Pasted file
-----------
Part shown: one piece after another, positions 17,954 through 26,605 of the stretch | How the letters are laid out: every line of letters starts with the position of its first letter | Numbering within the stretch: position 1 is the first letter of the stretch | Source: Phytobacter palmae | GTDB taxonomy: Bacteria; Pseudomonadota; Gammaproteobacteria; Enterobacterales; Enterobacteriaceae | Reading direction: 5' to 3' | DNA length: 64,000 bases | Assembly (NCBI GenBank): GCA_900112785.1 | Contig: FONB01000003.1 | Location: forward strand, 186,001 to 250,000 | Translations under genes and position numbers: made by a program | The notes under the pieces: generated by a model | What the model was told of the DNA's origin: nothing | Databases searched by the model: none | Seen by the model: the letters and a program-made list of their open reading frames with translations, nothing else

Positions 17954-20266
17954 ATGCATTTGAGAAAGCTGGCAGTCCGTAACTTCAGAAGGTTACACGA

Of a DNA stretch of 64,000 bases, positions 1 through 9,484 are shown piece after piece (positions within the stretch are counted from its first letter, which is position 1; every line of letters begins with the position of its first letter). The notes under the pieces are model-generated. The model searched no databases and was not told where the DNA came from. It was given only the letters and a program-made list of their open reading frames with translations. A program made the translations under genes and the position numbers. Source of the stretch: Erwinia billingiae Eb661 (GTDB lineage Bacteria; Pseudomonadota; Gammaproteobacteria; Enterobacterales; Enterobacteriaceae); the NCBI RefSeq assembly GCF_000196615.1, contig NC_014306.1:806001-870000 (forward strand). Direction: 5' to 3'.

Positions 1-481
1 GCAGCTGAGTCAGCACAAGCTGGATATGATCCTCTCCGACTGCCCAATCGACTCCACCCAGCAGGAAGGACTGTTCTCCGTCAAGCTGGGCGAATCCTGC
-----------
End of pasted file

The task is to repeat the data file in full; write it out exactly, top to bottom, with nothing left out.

Part shown: one piece after another, positions 17,954 through 26,605 of the stretch | How the letters are laid out: every line of letters starts with the position of its first letter | Numbering within the stretch: position 1 is the first letter of the stretch | Source: Phytobacter palmae | GTDB taxonomy: Bacteria; Pseudomonadota; Gammaproteobacteria; Enterobacterales; Enterobacteriaceae | Reading direction: 5' to 3' | DNA length: 64,000 bases | Assembly (NCBI GenBank): GCA_900112785.1 | Contig: FONB01000003.1 | Location: forward strand, 186,001 to 250,000 | Translations under genes and position numbers: made by a program | The notes under the pieces: generated by a model | What the model was told of the DNA's origin: nothing | Databases searched by the model: none | Seen by the model: the letters and a program-made list of their open reading frames with translations, nothing else

Positions 17954-20266
17954 ATGCATTTGAGAAAGCTGGCAGTCCGTAACTTCAGAAGGTTACACGA

Of a DNA stretch of 64,000 bases, positions 1 through 9,484 are shown piece after piece (positions within the stretch are counted from its first letter, which is position 1; every line of letters begins with the position of its first letter). The notes under the pieces are model-generated. The model searched no databases and was not told where the DNA came from. It was given only the letters and a program-made list of their open reading frames with translations. A program made the translations under genes and the position numbers. Source of the stretch: Erwinia billingiae Eb661 (GTDB lineage Bacteria; Pseudomonadota; Gammaproteobacteria; Enterobacterales; Enterobacteriaceae); the NCBI RefSeq assembly GCF_000196615.1, contig NC_014306.1:806001-870000 (forward strand). Direction: 5' to 3'.

Positions 1-481
1 GCAGCTGAGTCAGCACAAGCTGGATATGATCCTCTCCGACTGCCCAATCGACTCCACCCAGCAGGAAGGACTGTTCTCCGTCAAGCTGGGCGAATCCTGC